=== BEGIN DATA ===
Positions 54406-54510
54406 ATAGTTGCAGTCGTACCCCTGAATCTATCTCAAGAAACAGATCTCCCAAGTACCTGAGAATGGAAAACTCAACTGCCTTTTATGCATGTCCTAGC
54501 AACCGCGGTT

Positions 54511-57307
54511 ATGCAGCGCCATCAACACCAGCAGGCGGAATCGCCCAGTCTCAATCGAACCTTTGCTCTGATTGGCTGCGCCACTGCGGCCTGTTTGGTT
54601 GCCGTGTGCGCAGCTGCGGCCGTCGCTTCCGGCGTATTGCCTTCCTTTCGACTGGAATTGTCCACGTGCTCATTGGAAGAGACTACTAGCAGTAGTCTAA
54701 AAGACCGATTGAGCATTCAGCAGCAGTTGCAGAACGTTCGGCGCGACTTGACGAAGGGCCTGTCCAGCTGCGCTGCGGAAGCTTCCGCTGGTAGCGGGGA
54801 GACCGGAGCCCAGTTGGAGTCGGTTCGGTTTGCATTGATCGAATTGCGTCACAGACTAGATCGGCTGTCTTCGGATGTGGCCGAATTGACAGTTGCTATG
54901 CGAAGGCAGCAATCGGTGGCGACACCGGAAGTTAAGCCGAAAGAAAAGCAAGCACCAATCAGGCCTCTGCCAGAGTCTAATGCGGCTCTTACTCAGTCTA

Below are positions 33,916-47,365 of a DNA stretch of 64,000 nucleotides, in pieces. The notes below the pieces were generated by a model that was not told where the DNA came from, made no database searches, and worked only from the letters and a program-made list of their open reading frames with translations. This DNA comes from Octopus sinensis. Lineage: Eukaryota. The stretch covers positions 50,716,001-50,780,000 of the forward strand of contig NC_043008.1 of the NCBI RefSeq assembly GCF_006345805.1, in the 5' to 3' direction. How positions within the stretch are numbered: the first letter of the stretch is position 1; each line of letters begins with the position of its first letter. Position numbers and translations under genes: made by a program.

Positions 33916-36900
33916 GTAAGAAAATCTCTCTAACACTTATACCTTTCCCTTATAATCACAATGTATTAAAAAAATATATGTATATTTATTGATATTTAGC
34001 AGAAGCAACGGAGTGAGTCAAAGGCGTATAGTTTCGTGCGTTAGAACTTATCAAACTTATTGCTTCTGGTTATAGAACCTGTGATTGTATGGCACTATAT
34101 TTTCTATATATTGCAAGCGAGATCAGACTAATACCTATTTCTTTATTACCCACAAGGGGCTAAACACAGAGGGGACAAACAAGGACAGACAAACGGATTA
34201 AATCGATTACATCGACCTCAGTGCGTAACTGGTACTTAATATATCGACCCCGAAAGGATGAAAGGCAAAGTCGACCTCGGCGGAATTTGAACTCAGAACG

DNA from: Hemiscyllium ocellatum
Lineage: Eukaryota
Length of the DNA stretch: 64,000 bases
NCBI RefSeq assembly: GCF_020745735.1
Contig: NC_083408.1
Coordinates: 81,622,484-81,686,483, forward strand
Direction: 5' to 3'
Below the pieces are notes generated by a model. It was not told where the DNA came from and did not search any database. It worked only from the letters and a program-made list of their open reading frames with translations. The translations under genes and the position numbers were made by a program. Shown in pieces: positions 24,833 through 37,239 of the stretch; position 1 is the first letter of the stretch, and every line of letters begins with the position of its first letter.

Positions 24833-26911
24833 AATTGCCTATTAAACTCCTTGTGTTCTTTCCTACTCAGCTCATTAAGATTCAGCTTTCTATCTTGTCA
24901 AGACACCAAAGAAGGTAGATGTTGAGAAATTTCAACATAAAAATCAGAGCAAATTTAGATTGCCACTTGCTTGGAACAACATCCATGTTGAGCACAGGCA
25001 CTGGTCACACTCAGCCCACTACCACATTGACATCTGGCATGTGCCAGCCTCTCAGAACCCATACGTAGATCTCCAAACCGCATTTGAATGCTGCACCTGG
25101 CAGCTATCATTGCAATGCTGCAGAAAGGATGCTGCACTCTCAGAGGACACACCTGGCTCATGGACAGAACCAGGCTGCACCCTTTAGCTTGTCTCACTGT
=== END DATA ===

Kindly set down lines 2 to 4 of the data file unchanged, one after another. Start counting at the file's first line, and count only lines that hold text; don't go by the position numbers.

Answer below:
54406 ATAGTTGCAGTCGTACCCCTGAATCTATCTCAAGAAACAGATCTCCCAAGTACCTGAGAATGGAAAACTCAACTGCCTTTTATGCATGTCCTAGC
54501 AACCGCGGTT

Positions 54511-57307